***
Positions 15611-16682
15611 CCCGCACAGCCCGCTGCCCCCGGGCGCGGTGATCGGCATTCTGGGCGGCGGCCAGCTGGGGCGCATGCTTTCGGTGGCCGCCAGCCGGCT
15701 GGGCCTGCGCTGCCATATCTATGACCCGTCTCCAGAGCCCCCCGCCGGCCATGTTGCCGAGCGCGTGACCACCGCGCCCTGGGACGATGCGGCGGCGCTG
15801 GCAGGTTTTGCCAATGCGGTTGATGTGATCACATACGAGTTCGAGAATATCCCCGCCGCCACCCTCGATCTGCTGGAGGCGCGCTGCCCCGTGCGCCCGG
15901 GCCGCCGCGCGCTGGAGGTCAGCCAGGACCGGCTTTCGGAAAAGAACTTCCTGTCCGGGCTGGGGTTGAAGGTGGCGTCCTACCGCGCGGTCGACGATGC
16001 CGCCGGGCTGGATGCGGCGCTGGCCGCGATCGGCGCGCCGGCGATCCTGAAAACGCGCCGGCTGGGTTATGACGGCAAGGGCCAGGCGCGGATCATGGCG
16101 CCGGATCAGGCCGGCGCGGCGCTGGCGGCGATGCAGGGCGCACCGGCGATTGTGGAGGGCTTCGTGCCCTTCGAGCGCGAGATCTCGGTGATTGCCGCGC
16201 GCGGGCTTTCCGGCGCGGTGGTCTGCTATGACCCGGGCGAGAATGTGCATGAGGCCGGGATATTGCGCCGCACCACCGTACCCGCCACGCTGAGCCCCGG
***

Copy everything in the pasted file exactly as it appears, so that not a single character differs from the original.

Positions 15611-16682
15611 CCCGCACAGCCCGCTGCCCCCGGGCGCGGTGATCGGCATTCTGGGCGGCGGCCAGCTGGGGCGCATGCTTTCGGTGGCCGCCAGCCGGCT
15701 GGGCCTGCGCTGCCATATCTATGACCCGTCTCCAGAGCCCCCCGCCGGCCATGTTGCCGAGCGCGTGACCACCGCGCCCTGGGACGATGCGGCGGCGCTG
15801 GCAGGTTTTGCCAATGCGGTTGATGTGATCACATACGAGTTCGAGAATATCCCCGCCGCCACCCTCGATCTGCTGGAGGCGCGCTGCCCCGTGCGCCCGG
15901 GCCGCCGCGCGCTGGAGGTCAGCCAGGACCGGCTTTCGGAAAAGAACTTCCTGTCCGGGCTGGGGTTGAAGGTGGCGTCCTACCGCGCGGTCGACGATGC
16001 CGCCGGGCTGGATGCGGCGCTGGCCGCGATCGGCGCGCCGGCGATCCTGAAAACGCGCCGGCTGGGTTATGACGGCAAGGGCCAGGCGCGGATCATGGCG
16101 CCGGATCAGGCCGGCGCGGCGCTGGCGGCGATGCAGGGCGCACCGGCGATTGTGGAGGGCTTCGTGCCCTTCGAGCGCGAGATCTCGGTGATTGCCGCGC
16201 GCGGGCTTTCCGGCGCGGTGGTCTGCTATGACCCGGGCGAGAATGTGCATGAGGCCGGGATATTGCGCCGCACCACCGTACCCGCCACGCTGAGCCCCGG